Chile´s Economy Expands at Second Slowest Pace in Five Years

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Chile´s economy expanded less than expected in May, rising at the second slowest pace in five years, as a rebound in growth earlier in the year faltered amid rising unemployment.

The Imacec index, a proxy for gross domestic product, rose 0.8 percent from a year earlier, the central bank said on its website Monday. That was less than forecast by all 21 economists surveyed by Bloomberg. In the month, the economy was unchanged.

Five months after the government said it could see the green shoots of recovery, Chile’s economy is slipping back into the doldrums. The jobless rate rose more than analysts expected in May, reaching the highest level in eight months, while manufacturing production declined for the third month in four.

“We don´t see any factors generating a reactivation of the economy, nor any drivers to improve expectations,” said Cesar Guzman, an economist at Banco Security in Santiago. “Growth will be around 2 percent this year. We don´t see a recovery scenario anywhere.”

Two-year rate swaps fell six basis points, the most in three months, to 3.37 percent, the lowest level this quarter. The one-year swap rate declined two basis points to 3.09 percent, implying traders now expect the first rate rise in February rather than January.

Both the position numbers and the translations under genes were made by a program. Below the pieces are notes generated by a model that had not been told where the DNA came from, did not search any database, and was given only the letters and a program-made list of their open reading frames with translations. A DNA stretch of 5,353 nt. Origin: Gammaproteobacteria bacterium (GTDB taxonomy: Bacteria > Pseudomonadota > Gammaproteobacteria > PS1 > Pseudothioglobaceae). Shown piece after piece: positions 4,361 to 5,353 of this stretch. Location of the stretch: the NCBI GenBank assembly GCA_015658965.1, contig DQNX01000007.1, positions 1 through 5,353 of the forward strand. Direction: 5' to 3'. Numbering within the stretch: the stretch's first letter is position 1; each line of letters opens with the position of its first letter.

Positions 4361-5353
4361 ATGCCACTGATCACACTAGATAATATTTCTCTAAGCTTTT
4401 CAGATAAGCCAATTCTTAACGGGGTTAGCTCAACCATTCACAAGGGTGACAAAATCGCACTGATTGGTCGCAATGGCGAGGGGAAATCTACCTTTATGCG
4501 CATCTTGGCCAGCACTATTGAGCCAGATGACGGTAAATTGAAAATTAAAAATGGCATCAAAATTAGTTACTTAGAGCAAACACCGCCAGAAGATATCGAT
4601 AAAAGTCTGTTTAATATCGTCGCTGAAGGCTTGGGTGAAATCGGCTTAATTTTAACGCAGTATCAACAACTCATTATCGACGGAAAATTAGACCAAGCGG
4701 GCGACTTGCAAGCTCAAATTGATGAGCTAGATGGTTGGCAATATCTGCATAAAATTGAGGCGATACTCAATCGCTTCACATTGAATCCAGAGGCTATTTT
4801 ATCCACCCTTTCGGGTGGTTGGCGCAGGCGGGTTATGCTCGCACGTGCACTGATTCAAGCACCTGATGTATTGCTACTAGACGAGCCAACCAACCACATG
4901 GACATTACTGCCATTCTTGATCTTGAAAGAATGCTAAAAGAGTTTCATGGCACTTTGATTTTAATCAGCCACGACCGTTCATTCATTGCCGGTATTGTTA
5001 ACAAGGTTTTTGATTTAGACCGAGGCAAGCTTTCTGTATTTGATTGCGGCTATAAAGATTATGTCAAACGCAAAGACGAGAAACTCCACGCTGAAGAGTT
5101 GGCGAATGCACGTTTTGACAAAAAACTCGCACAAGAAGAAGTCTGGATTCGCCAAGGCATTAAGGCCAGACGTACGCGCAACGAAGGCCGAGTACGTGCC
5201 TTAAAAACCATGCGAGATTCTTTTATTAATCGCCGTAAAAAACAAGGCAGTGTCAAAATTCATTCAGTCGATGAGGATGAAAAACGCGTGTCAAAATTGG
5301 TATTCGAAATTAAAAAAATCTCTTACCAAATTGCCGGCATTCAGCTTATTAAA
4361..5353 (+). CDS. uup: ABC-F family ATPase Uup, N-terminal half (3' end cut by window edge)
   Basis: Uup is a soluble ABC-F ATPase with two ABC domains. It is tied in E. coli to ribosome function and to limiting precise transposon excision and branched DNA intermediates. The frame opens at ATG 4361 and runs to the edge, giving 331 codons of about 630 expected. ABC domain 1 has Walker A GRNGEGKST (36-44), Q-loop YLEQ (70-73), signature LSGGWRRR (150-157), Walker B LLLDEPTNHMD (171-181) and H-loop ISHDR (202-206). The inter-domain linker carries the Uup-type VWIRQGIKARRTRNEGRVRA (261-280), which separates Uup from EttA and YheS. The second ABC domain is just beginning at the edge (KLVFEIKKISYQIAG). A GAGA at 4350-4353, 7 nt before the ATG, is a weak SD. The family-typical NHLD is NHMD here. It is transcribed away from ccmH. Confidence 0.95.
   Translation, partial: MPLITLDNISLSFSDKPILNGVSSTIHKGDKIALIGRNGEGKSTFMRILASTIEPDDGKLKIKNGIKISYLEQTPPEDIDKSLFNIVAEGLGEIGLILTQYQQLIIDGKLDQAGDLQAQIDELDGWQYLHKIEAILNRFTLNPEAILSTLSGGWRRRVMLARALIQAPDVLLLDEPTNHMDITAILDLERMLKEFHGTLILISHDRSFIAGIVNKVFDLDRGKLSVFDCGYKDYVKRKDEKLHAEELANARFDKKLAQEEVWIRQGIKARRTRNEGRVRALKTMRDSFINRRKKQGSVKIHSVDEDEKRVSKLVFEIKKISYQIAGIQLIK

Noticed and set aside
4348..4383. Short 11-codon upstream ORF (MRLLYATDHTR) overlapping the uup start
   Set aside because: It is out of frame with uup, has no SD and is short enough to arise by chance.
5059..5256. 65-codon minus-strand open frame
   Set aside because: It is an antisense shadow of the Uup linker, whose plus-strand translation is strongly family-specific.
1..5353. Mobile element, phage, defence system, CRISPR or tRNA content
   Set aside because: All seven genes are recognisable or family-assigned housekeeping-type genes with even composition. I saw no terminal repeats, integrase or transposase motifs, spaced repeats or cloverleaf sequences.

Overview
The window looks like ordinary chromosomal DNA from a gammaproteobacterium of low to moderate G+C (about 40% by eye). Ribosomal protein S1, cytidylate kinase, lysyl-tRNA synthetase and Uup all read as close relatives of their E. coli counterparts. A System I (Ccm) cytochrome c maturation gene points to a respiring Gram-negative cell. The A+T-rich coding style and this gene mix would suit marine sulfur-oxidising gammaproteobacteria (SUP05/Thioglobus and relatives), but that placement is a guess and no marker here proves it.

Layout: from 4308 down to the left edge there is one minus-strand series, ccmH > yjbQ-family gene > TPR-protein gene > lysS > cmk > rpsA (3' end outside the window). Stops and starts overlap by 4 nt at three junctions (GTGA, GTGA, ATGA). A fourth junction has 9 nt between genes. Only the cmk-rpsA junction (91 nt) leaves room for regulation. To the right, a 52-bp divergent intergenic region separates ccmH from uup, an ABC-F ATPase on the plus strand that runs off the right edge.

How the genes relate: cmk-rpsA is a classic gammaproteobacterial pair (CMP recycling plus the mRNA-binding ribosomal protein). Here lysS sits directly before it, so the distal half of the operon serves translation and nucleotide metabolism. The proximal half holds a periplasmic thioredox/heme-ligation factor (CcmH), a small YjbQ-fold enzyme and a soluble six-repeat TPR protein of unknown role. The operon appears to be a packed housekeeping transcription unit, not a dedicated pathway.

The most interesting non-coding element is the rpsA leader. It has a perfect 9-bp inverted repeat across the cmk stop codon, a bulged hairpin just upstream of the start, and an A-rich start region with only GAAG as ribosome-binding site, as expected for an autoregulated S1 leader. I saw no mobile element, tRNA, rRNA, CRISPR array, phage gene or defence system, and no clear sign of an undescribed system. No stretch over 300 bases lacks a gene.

Guzman went further, forecasting the next move in rates would be a cut in December or January. The central bank has kept its key interest rate at 3 percent since October.

Short Lived

Gross domestic product expanded 2.4 percent in the first quarter from the year earlier, up from 1.8 percent in the fourth quarter and 1 percent in the previous three months.

Central bank director Sebastian Claro said in an interview on June 22 that industry shouldn’t expect a “rapid recovery,” while Finance Minister Rodrigo Valdes warned a day later that growth would be worse than expected in the second half of the year.

The central bank cut its growth forecast for the year on June 3 to 2.25 percent to 3.25 percent, from a previous estimate of 2.5 percent to 3.5 percent and from the 4 percent to 5 percent estimate in September 2013.

Growth in the world´s largest copper producer will accelerate to 2.7 percent this year, exceeding the Latin American average by more than 2 percentage points, according to economists surveyed by Bloomberg.

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